While I’m out working with Tommy Quinn, we get chatting about a session, a few nights previous, in a local pub called The Hill. It gets its name from the plain fact that it sits on top of a hill. The conversation moves on to the state of rural Ireland, and rural everywhere for that matter. He’s lived here in Knockmoyle for all of his life, so his opinions on the subject hold weight with me. He asks me what technology I think had the most dramatic impact on life here when he was growing up. I state what I feel are obvious: the television, the motor car and computers. Or electricity in general. Tommy smiles. The flask, he says. I ask him to explain. When he was growing up in the 1960s, he and his family would go to the bog, along with most of the other families of the parish, to cut turf for fuel for the following winter. They would all help each other out in any way they could, even if they didn’t always fully get on. Cutting turf in the old ways, using a sleán, is hard but convivial work, so each day one family would make a campfire to boil the kettle on. But the campfire had a more significant role than just hydrating the workers. As well as keeping the midges away, it was a focal point that brought folk together during important seasonal events. During the day people would have the craic around it as the tea brewed, and in the evenings food would be cooked on it. By nightfall, with the day’s work behind them, the campfire became the place where music, song and dance would spontaneously happen. Before the night was out, one of the old boys would hide one of the young lads’ wheelbarrows, providing no end of banter the following morning.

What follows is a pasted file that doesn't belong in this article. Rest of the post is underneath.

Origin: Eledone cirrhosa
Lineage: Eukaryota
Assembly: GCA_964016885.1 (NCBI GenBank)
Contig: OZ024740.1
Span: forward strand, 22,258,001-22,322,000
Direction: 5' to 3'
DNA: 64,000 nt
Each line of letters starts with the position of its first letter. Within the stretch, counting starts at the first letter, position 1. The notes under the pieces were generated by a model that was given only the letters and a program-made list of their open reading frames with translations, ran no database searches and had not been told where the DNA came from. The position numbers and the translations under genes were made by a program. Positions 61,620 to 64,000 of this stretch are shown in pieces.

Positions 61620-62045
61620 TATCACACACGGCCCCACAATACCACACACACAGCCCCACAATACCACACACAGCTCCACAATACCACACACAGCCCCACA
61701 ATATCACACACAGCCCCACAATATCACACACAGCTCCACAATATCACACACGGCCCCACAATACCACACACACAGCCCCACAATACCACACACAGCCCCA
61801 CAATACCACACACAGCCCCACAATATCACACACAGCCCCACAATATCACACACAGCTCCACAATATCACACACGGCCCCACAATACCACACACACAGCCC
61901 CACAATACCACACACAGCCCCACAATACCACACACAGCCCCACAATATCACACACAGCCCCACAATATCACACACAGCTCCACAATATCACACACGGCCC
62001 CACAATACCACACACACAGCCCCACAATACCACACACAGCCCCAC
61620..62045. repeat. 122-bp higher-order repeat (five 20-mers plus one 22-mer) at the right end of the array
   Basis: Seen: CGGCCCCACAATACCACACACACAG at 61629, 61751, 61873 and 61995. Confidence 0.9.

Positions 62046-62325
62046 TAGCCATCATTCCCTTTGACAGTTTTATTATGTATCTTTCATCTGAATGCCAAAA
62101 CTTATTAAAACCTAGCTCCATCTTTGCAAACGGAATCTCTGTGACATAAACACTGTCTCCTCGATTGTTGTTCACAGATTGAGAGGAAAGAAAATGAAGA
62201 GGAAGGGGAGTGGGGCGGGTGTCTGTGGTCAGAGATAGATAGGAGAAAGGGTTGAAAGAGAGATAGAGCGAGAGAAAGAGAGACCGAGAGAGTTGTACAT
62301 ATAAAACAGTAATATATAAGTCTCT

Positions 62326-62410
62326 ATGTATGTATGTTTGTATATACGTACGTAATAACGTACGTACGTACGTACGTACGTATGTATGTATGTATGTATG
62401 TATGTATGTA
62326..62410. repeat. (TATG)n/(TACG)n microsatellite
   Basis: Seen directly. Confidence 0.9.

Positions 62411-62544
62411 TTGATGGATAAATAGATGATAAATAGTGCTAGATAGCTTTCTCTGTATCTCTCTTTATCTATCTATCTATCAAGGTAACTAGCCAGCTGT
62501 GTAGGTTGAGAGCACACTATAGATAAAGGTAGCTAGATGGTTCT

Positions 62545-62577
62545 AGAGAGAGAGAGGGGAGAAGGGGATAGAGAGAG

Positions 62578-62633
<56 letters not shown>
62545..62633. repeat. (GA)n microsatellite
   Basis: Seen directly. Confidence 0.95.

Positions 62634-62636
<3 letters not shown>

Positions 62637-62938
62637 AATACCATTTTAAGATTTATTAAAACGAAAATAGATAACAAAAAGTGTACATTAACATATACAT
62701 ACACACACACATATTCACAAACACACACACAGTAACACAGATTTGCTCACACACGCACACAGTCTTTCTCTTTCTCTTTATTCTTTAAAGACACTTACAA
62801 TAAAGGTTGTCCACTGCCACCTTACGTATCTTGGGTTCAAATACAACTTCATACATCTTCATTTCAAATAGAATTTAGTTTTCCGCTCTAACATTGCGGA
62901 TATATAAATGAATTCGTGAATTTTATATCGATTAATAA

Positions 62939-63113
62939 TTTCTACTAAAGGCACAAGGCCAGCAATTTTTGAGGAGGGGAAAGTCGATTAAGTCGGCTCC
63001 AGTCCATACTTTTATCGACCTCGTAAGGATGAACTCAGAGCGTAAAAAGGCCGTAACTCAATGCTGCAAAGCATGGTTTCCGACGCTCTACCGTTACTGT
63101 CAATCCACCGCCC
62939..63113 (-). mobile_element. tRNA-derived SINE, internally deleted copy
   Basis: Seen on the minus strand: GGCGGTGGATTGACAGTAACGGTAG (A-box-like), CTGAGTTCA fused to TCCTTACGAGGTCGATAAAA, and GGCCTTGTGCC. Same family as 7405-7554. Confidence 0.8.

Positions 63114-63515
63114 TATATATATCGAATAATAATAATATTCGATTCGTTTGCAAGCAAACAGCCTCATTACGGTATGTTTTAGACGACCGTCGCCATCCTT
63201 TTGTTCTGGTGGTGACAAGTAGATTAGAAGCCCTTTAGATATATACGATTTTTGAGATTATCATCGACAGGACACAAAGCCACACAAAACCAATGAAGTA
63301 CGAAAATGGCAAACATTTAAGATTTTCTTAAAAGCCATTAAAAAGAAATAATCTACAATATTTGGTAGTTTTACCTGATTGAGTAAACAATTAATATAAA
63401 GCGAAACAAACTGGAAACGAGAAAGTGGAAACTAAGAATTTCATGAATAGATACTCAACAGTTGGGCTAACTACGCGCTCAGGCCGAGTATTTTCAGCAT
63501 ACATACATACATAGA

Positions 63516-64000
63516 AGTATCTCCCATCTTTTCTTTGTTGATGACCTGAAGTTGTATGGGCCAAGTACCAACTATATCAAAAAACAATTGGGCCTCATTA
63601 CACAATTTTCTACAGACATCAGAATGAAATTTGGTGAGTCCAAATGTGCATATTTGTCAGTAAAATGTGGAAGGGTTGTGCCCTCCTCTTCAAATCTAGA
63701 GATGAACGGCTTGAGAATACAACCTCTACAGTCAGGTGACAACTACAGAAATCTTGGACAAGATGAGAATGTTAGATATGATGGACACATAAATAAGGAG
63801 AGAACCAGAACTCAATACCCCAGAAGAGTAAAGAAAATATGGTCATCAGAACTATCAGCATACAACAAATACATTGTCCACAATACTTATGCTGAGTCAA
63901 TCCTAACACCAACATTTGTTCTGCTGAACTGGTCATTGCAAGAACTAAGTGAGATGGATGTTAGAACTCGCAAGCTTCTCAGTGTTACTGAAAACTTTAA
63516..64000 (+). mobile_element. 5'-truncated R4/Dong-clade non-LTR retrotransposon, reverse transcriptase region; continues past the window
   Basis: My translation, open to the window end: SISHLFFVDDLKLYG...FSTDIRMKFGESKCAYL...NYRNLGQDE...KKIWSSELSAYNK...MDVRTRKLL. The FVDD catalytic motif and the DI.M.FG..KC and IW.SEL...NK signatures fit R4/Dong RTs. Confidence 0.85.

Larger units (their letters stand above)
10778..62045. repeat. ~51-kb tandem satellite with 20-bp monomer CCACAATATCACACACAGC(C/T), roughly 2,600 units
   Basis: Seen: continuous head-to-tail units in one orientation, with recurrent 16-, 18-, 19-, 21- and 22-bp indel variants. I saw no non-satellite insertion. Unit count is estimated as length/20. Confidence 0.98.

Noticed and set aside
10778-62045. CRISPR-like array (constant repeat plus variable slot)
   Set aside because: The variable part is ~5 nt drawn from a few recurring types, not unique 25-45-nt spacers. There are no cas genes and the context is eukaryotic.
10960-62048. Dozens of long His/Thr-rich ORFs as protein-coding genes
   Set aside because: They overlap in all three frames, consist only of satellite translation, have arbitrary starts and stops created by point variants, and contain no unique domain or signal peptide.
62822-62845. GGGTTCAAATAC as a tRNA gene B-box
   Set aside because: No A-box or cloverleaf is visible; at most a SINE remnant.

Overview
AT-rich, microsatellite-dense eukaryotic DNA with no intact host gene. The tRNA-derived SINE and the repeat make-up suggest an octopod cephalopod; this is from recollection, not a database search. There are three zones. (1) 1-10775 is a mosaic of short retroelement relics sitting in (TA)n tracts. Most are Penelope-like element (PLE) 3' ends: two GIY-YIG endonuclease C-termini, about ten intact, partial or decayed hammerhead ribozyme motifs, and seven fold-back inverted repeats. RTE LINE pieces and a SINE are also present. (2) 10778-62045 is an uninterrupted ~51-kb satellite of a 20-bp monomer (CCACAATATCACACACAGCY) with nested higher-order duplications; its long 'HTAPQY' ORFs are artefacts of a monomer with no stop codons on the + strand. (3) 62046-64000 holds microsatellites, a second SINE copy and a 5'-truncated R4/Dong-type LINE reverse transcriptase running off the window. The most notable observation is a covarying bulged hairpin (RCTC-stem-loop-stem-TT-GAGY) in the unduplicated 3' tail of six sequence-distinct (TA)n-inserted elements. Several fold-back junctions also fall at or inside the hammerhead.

Mark Boyle (The Way Home: Tales from a life without technology)
There were certain people in the hardcore traditional or revivalist folk movement who saw us as perhaps encroaching on their territory and taking liberties with “their” music,’ says Simon Nicol. ‘It’s a preposterous attitude, because they’re just songs, they don’t exist under glass, they’re not exhibits in a museum that you have to preserve in amber.’ In any case, remembers Swarbrick, the English folk circuit was in a pretty stagnant state by the end of the decade. ‘I used to go out with Ian Campbell to pubs and all you could hear was the dominoes clinking. It was an effort to get things going.
Rob Young (Electric Eden: Unearthing Britain's Visionary Music)